13. K. Mattle, H. Weinfurter, P. G. Kwiat, and A. Zeilinger, “Dense coding in experimental quantum communication,” Phys. Rev. Lett. 76, 4656–4659 (1996). [CrossRef]   [PubMed]  

14. J. A. W. van Houwelingen, N. Brunner, A. Beveratos, H. Zbinden, and N. Gisin, “Quantum teleportation with a three-Bell-state analyzer,” Phys. Rev. Lett. 96, 130502 (2006). [CrossRef]   [PubMed]  

15. R. Ursin, T. Jennewein, M. Aspelmeyer, R. Kaltenbaek, M. Lindenthal, P. Walther, and A. Zeilinger, “Communications: quantum teleportation across the danube,” Nature (London) 430, 849 (2004). [CrossRef]  

16. Z. Y. Ou and L. Mandel, “Violation of Bell’s inequality and classical probability in a two-photon correlation experiment,” Phys. Rev. Lett. 61, 50–53 (1988). [CrossRef]   [PubMed]  

17. Y. H. Shih and C. O. Alley, “New type of Einstein-Podolsky-Rosen-Bohm experiment using pairs of light quanta produced by optical parametric down conversion,” Phys. Rev. Lett. 61, 2921–2924 (1988). [CrossRef]   [PubMed]  

18. J. G. Rarity and P. R. Tapster, “Experimental violation of Bell’s inequality based on phase and momentum,” Phys. Rev. Lett. 64, 2495–2498 (1990). [CrossRef]   [PubMed]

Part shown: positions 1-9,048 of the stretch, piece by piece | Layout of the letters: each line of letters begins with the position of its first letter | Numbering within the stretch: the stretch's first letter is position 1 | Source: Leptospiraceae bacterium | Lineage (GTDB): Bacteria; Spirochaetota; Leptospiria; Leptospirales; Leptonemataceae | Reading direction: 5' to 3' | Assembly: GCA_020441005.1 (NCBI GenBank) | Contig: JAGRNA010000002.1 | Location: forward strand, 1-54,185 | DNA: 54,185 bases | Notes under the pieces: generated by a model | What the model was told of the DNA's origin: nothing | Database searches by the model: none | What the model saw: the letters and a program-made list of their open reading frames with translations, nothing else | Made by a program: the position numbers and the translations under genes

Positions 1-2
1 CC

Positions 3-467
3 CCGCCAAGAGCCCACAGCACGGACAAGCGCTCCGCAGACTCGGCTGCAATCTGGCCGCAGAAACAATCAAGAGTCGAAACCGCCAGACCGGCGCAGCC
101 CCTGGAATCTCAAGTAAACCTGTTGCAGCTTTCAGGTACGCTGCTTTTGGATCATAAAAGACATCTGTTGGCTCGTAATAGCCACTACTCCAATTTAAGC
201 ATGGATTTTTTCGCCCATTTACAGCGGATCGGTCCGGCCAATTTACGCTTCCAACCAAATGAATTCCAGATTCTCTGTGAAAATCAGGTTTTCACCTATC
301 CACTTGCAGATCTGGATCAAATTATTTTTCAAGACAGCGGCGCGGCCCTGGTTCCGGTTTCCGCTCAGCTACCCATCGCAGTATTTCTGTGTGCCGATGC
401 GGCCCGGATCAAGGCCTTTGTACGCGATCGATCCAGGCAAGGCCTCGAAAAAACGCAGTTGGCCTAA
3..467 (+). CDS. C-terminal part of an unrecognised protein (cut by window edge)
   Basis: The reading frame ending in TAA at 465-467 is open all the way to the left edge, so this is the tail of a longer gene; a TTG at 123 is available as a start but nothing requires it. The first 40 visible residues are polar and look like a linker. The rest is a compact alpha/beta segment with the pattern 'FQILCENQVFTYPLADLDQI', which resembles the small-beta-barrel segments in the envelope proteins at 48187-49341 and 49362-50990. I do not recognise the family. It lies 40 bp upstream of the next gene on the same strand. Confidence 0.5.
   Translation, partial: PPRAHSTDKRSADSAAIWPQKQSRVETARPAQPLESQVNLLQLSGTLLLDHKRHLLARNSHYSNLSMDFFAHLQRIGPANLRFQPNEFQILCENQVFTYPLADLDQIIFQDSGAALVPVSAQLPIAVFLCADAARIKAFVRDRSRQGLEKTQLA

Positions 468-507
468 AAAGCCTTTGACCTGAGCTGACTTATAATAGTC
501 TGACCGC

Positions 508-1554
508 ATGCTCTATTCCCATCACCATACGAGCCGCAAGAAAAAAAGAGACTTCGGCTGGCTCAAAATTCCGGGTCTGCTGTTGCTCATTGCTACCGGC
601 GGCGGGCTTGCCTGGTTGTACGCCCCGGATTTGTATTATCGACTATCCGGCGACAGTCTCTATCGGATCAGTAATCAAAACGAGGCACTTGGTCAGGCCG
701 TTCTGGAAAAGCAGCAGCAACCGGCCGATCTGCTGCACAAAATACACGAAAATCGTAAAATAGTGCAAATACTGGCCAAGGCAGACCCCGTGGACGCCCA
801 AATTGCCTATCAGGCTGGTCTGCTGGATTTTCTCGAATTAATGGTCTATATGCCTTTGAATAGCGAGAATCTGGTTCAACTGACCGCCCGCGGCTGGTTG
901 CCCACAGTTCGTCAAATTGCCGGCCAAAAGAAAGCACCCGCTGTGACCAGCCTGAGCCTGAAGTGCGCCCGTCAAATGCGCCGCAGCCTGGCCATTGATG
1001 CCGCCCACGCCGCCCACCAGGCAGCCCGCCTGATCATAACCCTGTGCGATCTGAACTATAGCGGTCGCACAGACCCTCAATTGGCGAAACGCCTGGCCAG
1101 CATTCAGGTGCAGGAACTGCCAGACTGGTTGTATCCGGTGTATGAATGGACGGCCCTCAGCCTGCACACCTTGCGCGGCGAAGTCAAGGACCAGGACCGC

19. A. Mair, A. Vaziri, G. Weihs, and A. Zeilinger, “Entanglement of the orbital angular momentum states of photons,” Nature (London) 412, 313–316 (2001). [CrossRef]  

20. N. K. Langford, R. B. Dalton, M. D. Harvey, J. L. O’Brien, G. J. Pryde, A. Gilchrist, S. D. Bartlett, and A. G. White, “Measuring entangled qutrits and their use for quantum bit commitment,” Phys. Rev. Lett. 93, 053601 (2004). [CrossRef]   [PubMed]  

21. J. D. Franson, “Bell inequality for position and time,” Phys. Rev. Lett. 62, 2205–2208 (1989). [CrossRef]   [PubMed]  

22. J. Brendel, N. Gisin, W. Tittel, and H. Zbinden, “Pulsed energy-time entangled twin-photon source for quantum communication,” Phys. Rev. Lett. 82, 2594–2597 (1999). [CrossRef]  

23. D. V. Strekalov, T. B. Pittman, A. V. Sergienko, and Y. H. Shih, “Postselection-free energy-time entanglement,” Phys. Rev. A 54, R1–R4 (1996). [CrossRef]   [PubMed]  

24. T. Yang, Q. Zhang, J. Zhang, J. Yin, Z. Zhao, M. Żukowski, Z. B. Chen, and J. W. Pan, “All-versus-nothing violation of local realism by two-photon, four-dimensional entanglement,” Phys. Rev. Lett. 95, 240406 (2005) [CrossRef]   [PubMed]  

25. C. Cinelli, M. Barbieri, R. Perris, P. Mataloni, and F. De Martini, “All-versus-nothing nonlocality test of quantum mechanics by two-photon hyperentanglement,” Phys. Rev. Lett. 95, 240405 (2005). [CrossRef]   [PubMed]  

26. J. T. Barreiro, N. K. Langford, N. A. Peters, and P. G. Kwiat, “Generation of hyperentangled photon pairs,” Phys. Rev. Lett. 95, 260501 (2005). [CrossRef]